Stuff vs Space
Stuff is cool. Students need stuff to use to create. Teachers need to have a buy in that the stuff will help their students create and learn. Should "stuff dominate the room?" I think that it shouldn't. Many of our spaces are coming from old computer labs, they have enough power and data going to the space (see last blog post for why). So, I want to gut these spaces. I do not want a computer lab to continue to be a computer lab. I want to make sure there is space. 2 reasons.
Large Ideas to Consider
Here are some pictures that I created for what I want our spaces to look like. I was using the chrome app Floorplanner so there are definite limitations to what I can make. What I was trying to make.
Collaboration: Computers connected to LED TV's are great. So are tables with whiteboards on them. I was thinking about cost and durability. So I was using tables with regular tops and wall mounted whiteboards. Low tech, but who cares. put too much tech in a room and teachers may be intimidated to work there. This is to be a room for all teachers to bring their students to create.
Creation: Students working at the tables need space to put things and space to try things out. I know there are fancy shaped tables, but large rectangles have space on them. Between the space they have on them and the stuff and tools that they can use (see t4t.org) students will be able to create in this space.
Sharing: How can students take what they have done in this room and integrate writing standards and communication? How can this room fuel the communication of the amazing things that your school does? Let kids be creative and create videos to articulate their thinking and design. Give them a green screen to open some doors. Mine are mobile. Why? Painting walls can be expensive and there are laws about putting flammable articles on the walls in a room. This allows for green screen use in a corner or somewhere else (in or out of the classroom).
Remember that if you are not telling your school's story, then somebody else is. If your students are telling the story, then there is huge buy in to what you are doing. It is impossible to fake student voice.
Don't forget. All of this is worthless if people are not involved. Not only is the design and the big idea important, but the people who you are relying on to make this a success. Like computers in the classroom, they are not innovative. It is the teacher and the instructional leaders who implement and push for innovative implementation that makes the experience great for teachers.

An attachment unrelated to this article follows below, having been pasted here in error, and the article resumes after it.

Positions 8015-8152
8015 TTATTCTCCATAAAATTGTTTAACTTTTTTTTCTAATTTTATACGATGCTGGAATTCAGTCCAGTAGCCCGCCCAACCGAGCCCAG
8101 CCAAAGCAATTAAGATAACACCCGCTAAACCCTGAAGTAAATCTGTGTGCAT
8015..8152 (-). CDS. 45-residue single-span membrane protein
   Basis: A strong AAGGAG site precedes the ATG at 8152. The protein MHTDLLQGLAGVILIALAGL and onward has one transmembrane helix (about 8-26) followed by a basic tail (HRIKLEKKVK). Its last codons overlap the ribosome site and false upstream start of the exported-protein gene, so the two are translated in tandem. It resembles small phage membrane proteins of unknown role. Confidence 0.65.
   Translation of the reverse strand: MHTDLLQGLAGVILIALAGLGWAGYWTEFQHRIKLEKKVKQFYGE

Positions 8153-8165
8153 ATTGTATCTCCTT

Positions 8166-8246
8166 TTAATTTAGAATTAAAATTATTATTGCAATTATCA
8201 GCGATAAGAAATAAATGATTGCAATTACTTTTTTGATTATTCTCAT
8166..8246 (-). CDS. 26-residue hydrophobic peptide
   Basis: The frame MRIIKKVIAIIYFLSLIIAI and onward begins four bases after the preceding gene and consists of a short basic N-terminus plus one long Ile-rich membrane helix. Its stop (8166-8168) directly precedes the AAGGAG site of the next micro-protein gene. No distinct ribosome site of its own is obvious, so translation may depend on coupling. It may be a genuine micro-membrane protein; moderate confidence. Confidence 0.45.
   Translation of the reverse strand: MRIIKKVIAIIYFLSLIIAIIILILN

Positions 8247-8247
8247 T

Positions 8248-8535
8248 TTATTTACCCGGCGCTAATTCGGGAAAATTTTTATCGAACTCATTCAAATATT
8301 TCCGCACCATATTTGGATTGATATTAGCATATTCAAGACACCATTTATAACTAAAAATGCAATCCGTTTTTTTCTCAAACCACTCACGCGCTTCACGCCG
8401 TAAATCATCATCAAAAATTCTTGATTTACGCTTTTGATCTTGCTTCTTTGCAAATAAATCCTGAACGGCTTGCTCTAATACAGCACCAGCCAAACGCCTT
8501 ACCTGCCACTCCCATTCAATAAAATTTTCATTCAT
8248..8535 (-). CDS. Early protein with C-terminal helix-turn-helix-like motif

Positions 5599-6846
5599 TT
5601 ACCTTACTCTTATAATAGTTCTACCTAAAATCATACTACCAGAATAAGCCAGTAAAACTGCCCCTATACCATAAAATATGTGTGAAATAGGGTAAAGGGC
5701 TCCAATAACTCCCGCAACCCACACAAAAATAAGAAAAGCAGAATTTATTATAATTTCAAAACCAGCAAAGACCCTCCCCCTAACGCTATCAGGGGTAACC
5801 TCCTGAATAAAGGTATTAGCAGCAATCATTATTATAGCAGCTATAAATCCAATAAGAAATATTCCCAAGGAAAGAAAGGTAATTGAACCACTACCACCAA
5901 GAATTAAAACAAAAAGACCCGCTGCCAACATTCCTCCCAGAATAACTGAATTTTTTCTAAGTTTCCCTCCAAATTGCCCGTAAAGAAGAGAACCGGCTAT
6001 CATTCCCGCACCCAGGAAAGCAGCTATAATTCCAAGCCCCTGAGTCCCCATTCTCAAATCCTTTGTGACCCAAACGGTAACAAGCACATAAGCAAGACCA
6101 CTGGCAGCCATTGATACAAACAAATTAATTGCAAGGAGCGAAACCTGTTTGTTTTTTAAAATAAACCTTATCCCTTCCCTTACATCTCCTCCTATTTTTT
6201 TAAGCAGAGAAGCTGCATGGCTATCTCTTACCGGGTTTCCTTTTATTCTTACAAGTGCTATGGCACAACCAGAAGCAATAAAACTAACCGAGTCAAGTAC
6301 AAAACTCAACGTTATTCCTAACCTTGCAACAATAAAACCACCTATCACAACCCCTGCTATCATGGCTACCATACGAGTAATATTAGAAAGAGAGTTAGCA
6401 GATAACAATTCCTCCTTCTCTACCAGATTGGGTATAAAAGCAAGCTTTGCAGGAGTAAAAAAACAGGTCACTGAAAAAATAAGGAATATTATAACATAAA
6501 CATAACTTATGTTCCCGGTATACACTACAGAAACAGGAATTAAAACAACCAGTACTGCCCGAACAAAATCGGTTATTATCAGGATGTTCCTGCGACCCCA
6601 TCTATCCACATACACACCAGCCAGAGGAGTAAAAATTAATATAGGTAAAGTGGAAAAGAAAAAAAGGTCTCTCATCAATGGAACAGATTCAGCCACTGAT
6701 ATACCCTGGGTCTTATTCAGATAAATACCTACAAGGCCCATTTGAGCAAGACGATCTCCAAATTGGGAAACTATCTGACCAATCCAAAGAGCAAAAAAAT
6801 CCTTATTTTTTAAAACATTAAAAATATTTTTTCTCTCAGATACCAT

Putting a bunch of cool stuff in a room without getting their input and buy in will just tick them off or overwhelm them.
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March 06, 2017 at 04:00PM
Creating a Makerspace/FabLab - Planning Considerations
First, it goes without saying that I hate the words fablab and makerspace. I will call it a space, but come up with your own term. Better yet, have teachers and staff come together to name the space (design studio, innovation lab, NG-Yes-Yes). Now that I have gotten that off my chest I can start.
My district has charged me with designing and creating these spaces in 8 elementary schools across the district. the parameters were simple, make them innovative and as economical as possible. simple enough.
Currently my position in the district is Director of EdTech, but I have a background as a science teacher, mostly my experience is in chemistry, which has a fair amount of math. That being said, I am guessing that the thought is that I have a good rooting in the S, T, and M of STEAM. I am like 60% of the way there. Through a bunch of research, relationships with principals, and connections with others in my digital and real life PLN (personal learning network) I have gone from make a space that is awesome to a plan. That is what I am wanting to share through this blog and subsequent posts. Not that anything that I have done, or am going to do is earth shattering, but I figured that somebody may benefit from reading this.